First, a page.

Making an Ellipse in PowerPoint
By Elizabeth Mott
Adding shapes to your Microsoft PowerPoint slides enables you to create graphics, add design elements and present information visually. These elements can serve as backgrounds for text, illustrations or montages. To create an ellipse that doesn't automatically display the effects included in your PowerPoint theme or template, use the program's tools to craft geometrics that don't draw from the SmartArt graphics library.
Locate the Illustrations group on the Insert tab of the PowerPoint ribbon, click on the "Shapes" item to reveal its menu of shape types, then click "Basic Shapes" and select the almost-circular icon marked with the "Oval" tooltip.
Click and drag on your slide to create an ellipse. If you hold down the "Shift" key while you draw, your shape forms a circle instead.
Click on the "Basic Shapes" item again and select the ring-like shape with the "Donut" tooltip. Click and drag on your slide to draw an elliptical ring. As with the Oval shape type, the Donut only draws circular output if you hold down the "Shift" key.
Click on a shape to select it so you can edit its dimensions or appearance. To widen the ring of a Donut shape, drag the yellow control point on its inner ring toward the center of the shape. If you drag far enough, the center opening closes up. Drag the outer control points to resize or reshape the overall graphic element.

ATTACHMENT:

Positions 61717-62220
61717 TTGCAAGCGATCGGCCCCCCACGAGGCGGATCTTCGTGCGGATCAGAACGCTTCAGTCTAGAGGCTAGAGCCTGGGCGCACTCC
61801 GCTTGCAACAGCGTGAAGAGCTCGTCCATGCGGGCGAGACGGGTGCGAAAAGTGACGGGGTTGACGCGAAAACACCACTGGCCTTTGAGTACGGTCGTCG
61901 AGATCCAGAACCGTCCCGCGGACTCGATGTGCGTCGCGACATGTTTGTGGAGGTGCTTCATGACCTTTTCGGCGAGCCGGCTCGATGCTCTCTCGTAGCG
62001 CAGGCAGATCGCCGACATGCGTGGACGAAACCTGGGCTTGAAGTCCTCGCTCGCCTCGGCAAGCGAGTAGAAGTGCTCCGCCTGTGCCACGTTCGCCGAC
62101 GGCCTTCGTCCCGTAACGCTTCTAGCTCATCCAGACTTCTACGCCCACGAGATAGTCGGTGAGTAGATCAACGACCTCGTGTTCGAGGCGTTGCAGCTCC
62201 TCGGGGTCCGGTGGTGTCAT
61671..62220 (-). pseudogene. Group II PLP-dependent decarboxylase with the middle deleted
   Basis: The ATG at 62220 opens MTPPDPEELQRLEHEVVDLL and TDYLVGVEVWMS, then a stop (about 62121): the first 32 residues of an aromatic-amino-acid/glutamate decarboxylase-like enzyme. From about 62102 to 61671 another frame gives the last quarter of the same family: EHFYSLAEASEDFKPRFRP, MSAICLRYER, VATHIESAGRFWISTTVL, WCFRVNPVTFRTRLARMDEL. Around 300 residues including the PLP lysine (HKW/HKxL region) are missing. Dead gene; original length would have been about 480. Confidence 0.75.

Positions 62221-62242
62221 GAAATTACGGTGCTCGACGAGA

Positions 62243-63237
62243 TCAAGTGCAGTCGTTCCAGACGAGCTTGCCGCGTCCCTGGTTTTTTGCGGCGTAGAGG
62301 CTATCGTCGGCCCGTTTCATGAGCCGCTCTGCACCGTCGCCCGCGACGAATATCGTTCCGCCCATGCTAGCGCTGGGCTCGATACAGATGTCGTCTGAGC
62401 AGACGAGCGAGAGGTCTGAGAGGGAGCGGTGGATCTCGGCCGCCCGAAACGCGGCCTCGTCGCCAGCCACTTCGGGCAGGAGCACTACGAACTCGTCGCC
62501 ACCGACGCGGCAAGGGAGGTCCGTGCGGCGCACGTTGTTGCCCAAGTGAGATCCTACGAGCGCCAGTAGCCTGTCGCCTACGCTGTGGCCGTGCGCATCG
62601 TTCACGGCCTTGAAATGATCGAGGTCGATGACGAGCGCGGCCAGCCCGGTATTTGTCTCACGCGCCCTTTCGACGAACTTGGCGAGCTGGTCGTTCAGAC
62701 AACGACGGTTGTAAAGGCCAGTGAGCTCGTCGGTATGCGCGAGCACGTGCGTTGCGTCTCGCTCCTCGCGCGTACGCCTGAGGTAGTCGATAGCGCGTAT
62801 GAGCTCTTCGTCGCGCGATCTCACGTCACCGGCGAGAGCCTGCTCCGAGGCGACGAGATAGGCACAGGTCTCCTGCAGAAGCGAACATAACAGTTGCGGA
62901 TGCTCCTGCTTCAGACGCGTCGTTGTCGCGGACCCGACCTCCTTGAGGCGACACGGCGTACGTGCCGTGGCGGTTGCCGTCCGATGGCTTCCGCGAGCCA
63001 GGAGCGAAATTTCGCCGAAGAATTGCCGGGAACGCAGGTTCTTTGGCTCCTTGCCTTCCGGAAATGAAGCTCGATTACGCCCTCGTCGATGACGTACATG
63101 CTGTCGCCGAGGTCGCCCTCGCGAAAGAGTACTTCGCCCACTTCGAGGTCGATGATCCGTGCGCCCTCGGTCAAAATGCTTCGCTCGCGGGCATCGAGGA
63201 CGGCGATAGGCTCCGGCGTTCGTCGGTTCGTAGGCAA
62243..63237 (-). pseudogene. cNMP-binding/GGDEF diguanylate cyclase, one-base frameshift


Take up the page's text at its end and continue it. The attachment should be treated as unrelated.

Select an ellipse and switch to the Format tab of the PowerPoint ribbon. With a shape selected, the tab changes context sensitively to display the Drawing Tools. You also can double-click on the shape to access the Format options. Within the Drawing Tools, you can change style, fill, texture, outline and effects.
Rotate a shape by dragging the rotation handle at the top. Hold the "Shift" key to force PowerPoint to rotate the shape in increments of 15 degrees.
Hold down the "Alt" key and drag an ellipse or other shape to duplicate it.
Click on an ellipse to select it, and type to add text to it. By default, text appears in the vertical and horizontal center of the shape.
Unless you right-click on a shape tool and choose "Lock Drawing Mode" from the menu at your cursor, you must reselect the tool each time you want to draw an additional shape. To exit lock mode, press the "Esc" key.
- Microsoft Office: Draw a Curve or Circle Shape
- Microsoft Office: Add, Change or Delete Shapes
- Microsoft Office: Add or Delete a Shape Fill or Shape Effect
- Microsoft Office: Rotate or Flip a Picture, Shape, Text box or WordArt
- Microsoft Office: Select a Shape or Other Object
- Indezine: Types of Shapes in PowerPoint 2007 and 2010
Elizabeth Mott has been a writer since 1983. Mott has extensive experience writing advertising copy for everything from kitchen appliances and financial services to education and tourism. She holds a Bachelor of Arts and Master of Arts in English from Indiana State University.